The answer is you don’t know.




  10.  
    Clem

    Wow tanks sitting in water. If only there were something to contain the oil and freaking fluid. ……. like a tank. Makes me sick to see such opportunistic pandering during a tragedy.

    Unless of course he’s on to something. I mean think about all the contamination that happens when hurricanes but the golf States and all those refineries. ……… oh wait there wasn’t any.




    •  
      Damien Gillis

      Yeah, Clem, I’m sure that’s how the engineers intended them to be operated – drifting down a flooding river!

      We have confirmation of one pipeline rupture and at least one additional leak from the Denver Poste story cited within. We have “oil drums, tanks and other industrial debris mixed into the swollen river flowing northeast.”

      Incidentally, how would you know whether there is contamination or what the impacts are if there is no testing being done?…and how would the public know if it’s not reported?

      Do you seriously think this is a non-issue?!




    •  
      SM

      Clem, a little research will take you a long way. Tanks leak… all the time. It happens and it’s not rare, especially when the area containing them is flooded.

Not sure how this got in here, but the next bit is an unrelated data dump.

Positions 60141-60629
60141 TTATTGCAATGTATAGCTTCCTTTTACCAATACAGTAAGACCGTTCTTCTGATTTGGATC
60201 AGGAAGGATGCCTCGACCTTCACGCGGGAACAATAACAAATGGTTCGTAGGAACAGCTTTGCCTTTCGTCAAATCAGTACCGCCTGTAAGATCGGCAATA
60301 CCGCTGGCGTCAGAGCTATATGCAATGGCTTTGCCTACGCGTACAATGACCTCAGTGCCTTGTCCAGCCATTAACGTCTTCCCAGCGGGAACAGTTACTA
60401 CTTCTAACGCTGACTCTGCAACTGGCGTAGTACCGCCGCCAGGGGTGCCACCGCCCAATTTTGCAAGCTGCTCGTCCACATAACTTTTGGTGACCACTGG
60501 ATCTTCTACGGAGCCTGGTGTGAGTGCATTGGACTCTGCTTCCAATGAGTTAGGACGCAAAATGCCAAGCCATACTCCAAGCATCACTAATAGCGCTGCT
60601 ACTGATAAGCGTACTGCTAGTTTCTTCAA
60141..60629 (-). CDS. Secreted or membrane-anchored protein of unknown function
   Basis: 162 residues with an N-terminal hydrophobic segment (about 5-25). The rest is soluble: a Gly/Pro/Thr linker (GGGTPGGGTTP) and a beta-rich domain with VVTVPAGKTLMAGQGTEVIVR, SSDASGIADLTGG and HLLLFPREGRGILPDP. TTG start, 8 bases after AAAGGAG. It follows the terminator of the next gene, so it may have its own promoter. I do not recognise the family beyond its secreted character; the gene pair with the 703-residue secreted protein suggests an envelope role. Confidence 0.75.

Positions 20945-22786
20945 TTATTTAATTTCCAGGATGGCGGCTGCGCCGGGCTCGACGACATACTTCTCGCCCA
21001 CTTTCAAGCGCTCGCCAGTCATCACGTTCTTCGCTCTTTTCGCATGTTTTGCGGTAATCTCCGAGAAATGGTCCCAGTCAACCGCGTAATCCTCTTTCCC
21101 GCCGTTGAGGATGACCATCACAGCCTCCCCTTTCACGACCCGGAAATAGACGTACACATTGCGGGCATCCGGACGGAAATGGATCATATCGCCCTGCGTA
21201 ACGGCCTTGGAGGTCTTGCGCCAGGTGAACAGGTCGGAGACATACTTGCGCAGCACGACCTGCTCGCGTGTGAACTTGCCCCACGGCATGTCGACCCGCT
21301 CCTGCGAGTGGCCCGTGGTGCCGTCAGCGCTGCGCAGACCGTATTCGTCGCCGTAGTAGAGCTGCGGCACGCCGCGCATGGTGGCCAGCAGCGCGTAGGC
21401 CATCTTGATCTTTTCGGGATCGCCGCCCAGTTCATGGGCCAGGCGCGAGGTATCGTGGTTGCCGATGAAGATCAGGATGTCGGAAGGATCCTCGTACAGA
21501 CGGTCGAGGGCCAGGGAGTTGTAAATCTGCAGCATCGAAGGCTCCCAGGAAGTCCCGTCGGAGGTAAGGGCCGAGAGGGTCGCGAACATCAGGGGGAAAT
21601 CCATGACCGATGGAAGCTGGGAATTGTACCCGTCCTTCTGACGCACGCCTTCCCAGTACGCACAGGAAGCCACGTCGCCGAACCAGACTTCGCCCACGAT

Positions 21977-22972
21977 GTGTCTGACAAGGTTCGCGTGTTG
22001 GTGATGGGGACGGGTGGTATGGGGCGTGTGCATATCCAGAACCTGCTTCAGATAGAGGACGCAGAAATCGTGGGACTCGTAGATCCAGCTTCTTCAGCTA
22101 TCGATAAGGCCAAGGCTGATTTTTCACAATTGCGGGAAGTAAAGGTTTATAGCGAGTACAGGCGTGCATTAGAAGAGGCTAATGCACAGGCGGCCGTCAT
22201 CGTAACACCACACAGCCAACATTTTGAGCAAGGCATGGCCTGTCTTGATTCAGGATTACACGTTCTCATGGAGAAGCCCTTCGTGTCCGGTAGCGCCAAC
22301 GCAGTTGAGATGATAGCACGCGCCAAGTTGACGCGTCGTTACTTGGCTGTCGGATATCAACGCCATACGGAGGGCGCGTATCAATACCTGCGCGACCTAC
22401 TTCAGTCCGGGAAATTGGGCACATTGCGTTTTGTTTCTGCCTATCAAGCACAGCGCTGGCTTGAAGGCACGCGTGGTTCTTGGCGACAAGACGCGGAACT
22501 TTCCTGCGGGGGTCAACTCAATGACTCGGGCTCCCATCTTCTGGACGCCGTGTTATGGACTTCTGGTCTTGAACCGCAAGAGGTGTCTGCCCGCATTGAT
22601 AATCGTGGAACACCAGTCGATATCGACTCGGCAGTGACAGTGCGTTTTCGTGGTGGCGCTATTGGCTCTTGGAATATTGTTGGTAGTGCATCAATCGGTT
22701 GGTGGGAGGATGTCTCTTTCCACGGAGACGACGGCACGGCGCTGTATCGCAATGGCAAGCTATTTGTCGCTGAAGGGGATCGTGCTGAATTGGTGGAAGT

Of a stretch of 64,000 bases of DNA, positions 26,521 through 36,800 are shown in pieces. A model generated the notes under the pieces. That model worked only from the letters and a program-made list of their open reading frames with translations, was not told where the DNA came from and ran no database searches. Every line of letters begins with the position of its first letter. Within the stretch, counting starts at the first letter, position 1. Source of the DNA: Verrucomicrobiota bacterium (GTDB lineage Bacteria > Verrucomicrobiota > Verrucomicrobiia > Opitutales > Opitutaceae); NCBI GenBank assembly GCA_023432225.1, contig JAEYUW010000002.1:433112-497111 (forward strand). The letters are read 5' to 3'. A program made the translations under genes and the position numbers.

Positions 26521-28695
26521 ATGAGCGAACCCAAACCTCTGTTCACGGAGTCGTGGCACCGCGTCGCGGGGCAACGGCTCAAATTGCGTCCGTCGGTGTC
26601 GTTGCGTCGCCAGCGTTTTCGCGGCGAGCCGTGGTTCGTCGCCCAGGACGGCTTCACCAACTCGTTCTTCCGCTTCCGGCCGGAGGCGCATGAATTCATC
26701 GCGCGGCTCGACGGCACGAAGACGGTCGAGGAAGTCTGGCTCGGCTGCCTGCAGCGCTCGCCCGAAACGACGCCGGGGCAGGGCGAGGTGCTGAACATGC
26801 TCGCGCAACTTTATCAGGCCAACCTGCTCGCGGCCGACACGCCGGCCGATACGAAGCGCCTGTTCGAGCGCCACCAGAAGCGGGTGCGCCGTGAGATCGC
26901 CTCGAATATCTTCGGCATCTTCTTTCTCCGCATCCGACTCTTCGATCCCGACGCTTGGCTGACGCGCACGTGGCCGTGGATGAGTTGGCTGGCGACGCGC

And refineries spilling oil during hurricanes… you guessed it. Here’s a link to the EPA, it took only a quick search to find it. If you do some research you’ll find plenty more. http://www.epa.gov/katrina/testresults/murphy/

      It’s a long-term remediation process and a tragedy any time it happens. No matter what causes it the severity should never be underestimated or scoffed at.




  11.  
    Jack

    You morons really need to worry more about your water treatment plants and organic dairy feedlots overflowing in to those rivers you are so worried about.

    Boulder County’s water treatment plant was dumping raw sewage into the St Vrain River. The Aurora Organic Dairy is flushing it’s feed pens into the St Vrain River.

    You putz’s are worried about oil contamination.

    Oh, I have to ask, how you guys doing without electricity or natural gas? Yeah, all are provided by these same oil companies you protest against.

    What will you be lighting your tent with tonight, lamp oil made from your lard butt?

    You really need to get your priorities in order.




  12.  

    Good Gawd!
    Shut-up already.

    This war against fracking is getting old.
    There is NOTHING but manipulated and manufactured evidence to back up any damn claim you all make.

    Honestly, you all are wearing very thin.




    •  
      Damien Gillis

      Keith, really?

      Of course, there was the EPA study that found contamination of fracking chemicals in water wells in Wyoming – a study which was co-opted by the very company responsible for the contamination, Encana: